As soon as Jesus is brought before him, Herod asks a sea of questions — silly questions.
But Jesus, with commanding dignity, gives no answer, and does not utter a word. This is the only time the Lord reacted in this way to any person.
Meanwhile the same mob of leaders performing in front of Pilate have arrived at Herod's residence and turn on the same act, "vehemently accusing him".
Herod and his armed guard appear to ignore the charges being made against Jesus. They are only interested in playing with him and ridiculing him. As soon as they become bored with their childish behaviour, they throw an elegant looking robe around Jesus to add further insult to injury, and march him back to the Praetorium.
Although this is bothersome to Pilate who thought he had got rid of Jesus, he takes pleasure in Herod's act of politely deferring to the higher Court of the Governor. In fact, Pilate later reacted very warmly to this act of obeisance.
Verses 13 — 15
This time Pilate takes the initiative and actually calls together the senior Jewish authorities. He is keen to terminate the ridiculous nonsense which is gathering momentum.
Jesus has been found innocent. It is therefore all the more horrifying for Pilate to order Jesus to be "chastised". In Luke's original Greek, this is a euphemism for a brutal scourging. Only slaves are normally subjected to this cruel beating with thongs of leather studded with sharp objects and barbs which bruise and tear away the flesh to expose the bone.
Pilate is a ruthless Governor, but in his own strange way expects the clamouring leaders to back off if Jesus is punished severely and then released.
Modern translations omit verse 17 as it was added to the text as an explanatory gloss. It reads: "He (Pilate) was under obligation to release one man for them every feast day (i.e. every major festival)".
The rabble step up their pressure as well as their odious remarks. "Take him away — we want Barabbas!"
Pilate is well aware that this pathetic mob (as he sees them) are up in arms that Jesus was supposed to have subverted Israel, yet now they want a convicted murderer and insurrectionist released!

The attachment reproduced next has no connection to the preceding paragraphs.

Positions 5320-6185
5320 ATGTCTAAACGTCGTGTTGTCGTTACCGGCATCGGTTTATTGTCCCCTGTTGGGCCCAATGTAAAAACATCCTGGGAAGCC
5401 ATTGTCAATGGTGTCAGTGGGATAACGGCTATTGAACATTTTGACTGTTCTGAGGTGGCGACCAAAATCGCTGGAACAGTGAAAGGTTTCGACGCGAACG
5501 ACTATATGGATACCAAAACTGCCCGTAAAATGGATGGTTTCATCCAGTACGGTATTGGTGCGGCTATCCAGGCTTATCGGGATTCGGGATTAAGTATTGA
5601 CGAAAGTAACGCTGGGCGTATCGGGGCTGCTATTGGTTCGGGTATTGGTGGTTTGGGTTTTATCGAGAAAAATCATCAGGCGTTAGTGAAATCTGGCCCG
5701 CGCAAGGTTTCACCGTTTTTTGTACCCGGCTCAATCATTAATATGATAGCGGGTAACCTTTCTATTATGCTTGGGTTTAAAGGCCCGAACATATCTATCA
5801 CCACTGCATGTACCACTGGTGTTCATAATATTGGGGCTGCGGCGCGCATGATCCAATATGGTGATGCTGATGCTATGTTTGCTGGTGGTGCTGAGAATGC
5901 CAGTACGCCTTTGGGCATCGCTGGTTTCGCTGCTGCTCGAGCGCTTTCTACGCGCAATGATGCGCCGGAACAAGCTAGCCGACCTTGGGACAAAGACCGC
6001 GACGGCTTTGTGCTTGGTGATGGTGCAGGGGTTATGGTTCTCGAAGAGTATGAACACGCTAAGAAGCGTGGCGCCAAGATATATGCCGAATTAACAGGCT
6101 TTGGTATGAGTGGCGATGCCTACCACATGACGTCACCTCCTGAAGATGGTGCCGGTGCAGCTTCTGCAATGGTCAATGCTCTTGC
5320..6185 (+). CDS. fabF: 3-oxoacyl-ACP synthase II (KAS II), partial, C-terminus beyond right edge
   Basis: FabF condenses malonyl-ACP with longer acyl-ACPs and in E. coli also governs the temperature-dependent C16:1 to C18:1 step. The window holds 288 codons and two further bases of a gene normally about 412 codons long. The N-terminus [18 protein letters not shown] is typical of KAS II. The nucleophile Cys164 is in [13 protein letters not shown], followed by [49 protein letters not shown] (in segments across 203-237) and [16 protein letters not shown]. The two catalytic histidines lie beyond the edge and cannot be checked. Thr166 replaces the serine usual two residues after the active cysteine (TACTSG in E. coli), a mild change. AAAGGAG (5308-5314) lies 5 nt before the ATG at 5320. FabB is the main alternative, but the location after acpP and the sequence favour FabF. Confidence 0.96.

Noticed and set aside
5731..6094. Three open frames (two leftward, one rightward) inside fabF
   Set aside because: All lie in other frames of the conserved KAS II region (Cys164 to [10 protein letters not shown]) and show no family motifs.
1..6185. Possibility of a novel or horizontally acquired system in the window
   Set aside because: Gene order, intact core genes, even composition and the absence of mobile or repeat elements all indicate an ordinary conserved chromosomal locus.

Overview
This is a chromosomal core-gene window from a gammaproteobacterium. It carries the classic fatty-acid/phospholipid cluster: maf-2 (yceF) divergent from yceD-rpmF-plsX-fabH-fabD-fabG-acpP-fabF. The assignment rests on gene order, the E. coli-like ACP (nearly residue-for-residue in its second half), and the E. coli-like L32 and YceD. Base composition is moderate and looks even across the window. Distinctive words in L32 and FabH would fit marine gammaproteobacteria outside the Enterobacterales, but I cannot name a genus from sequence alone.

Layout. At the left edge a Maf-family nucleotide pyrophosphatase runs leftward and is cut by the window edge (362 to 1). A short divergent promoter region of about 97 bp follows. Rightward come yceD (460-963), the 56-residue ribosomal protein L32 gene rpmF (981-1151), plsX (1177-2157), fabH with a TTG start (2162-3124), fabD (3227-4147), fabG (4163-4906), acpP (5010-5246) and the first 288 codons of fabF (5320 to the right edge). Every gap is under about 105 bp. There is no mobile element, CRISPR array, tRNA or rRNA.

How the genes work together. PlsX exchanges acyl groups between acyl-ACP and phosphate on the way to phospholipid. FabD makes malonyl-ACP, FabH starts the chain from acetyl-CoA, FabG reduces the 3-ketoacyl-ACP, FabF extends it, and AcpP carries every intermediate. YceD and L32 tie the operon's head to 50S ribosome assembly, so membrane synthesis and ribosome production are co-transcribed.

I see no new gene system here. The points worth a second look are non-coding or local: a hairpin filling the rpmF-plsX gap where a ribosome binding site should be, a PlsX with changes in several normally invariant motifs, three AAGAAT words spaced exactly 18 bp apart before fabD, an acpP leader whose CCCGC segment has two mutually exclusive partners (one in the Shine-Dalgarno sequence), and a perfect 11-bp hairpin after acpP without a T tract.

Pilate despises them and, for his own reasons, does not want them to have their own way. He continues to try and do a deal with them to release Jesus, but they will not hear a word of it.
Instead the Jewish leaders start shouting in a mob-chant: "Crucify him! Crucify him!"
For the third time the ruling Roman Governor pronounces Jesus entirely innocent. Again he tries his stunt about having Jesus scourged in the hope that this will be enough to get them to back off. He is a military strategist and he can think on his feet.
But even Pilate, with all power and experience begins to become unnerved by their blood curdling demands for nothing less than the crucifixion of Jesus. St Luke records: "……and their shouts prevailed." (There is something very contemporary about that!)
Suddenly Pilate gives in and agrees to do exactly what they demand. In all of the annals of Rome, there is no other record of such a humiliating defeat of a presiding ruler.
Pilate orders the immediate release of the violent convict they are calling for and surrenders Jesus, whom even he recognises as a gentle man of peaceful ways, into the hands of his rabid opponents.
Jesus is then led away to be crucified.
We Take Our Leave
The drama continues, but we must take our leave here. As we approach Easter. We would do well to reflect on this reading and its sequel, keeping our focus on Jesus and his extraordinary self-control. As we revisit these scenes we observe our Lord in full control at every moment as he allows events to unfold. We are left pondering: why on earth would he go through all of this for us?
Copyright © 2000 Community of Affirmation